How A Recession Could Impact the Aftermarket Supply Chain

Credit: Lufthansa Technik

In a recent interview with Bloomberg TV, Boeing president and CEO Dave Calhoun was asked whether the aircraft manufacturer might welcome a recession as a possible balm for supply chain worries.

He was hesitant to agree, but did note that a “softening of demand” or “slowdown” in other industries would benefit Boeing’s retention and attraction of staff in key areas such as software development and data analytics.

Such benefits would likely accrue also to the many aftermarket companies that shrunk during the pandemic and are now fighting to rebuild their skilled labor pools.

“Skilled staff often turned to other industries outside aviation and the required qualified staff are rare and hard to re-recruit,” said Niels Dose, product sales and key account manager, base maintenance services at Lufthansa Technik, in a recent interview with Inside MRO.

Of course, recession also risks destroying the ultimate basis for adding such staff, namely the resurgent demand that airlines are now experiencing. This will especially be the case if inflation persists and airlines struggle to pass on higher costs by raising ticket prices.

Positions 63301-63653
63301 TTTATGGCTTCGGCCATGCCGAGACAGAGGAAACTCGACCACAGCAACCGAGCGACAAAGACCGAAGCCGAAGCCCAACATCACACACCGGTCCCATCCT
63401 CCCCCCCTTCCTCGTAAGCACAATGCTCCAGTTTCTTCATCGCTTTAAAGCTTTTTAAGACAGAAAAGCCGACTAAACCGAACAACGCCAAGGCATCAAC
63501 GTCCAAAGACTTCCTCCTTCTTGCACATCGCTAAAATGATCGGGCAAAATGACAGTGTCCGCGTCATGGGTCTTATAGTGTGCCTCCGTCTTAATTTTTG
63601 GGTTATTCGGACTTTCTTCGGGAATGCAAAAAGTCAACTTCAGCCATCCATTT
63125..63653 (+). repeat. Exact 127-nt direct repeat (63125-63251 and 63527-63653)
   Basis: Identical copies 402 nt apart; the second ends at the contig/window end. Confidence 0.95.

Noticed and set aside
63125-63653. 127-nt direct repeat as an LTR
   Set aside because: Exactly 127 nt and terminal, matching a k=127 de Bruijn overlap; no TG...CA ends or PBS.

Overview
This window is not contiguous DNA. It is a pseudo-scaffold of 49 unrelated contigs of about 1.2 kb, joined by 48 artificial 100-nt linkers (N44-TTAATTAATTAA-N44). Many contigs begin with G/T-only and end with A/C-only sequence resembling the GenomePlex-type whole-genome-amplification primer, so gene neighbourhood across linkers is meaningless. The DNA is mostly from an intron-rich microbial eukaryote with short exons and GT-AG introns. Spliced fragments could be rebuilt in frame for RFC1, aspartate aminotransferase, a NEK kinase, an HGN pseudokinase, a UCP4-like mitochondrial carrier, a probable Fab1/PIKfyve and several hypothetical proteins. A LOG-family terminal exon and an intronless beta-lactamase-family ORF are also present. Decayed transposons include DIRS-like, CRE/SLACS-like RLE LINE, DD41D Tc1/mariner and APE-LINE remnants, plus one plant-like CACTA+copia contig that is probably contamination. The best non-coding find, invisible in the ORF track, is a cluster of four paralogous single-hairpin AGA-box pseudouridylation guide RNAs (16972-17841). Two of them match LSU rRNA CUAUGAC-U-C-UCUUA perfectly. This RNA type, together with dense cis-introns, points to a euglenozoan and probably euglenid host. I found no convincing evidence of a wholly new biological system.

Furthermore, supply chain shortages in other areas, such as materials, may persist for some time, as Calhoun also noted in the Bloomberg interview.

“It’s not clear to me when [the supply chain] gets fixed, but the planning horizon we have to attend to would suggest it doesn’t get fixed until the end of next year,” he said.

SR Technics Malta’s vice-president operations, Daniel Galea, noted in a recent interview with Inside MRO how such problems are affecting his company. “We are also observing massively long lead times in general, and with that we receive constant notifications that pricing had to increase due to the lack of supply,” says Galea. 

Alex Derber

Alex Derber, a UK-based aviation journalist, is editor of the Engine Yearbook and a contributor to Aviation Week and Inside MRO.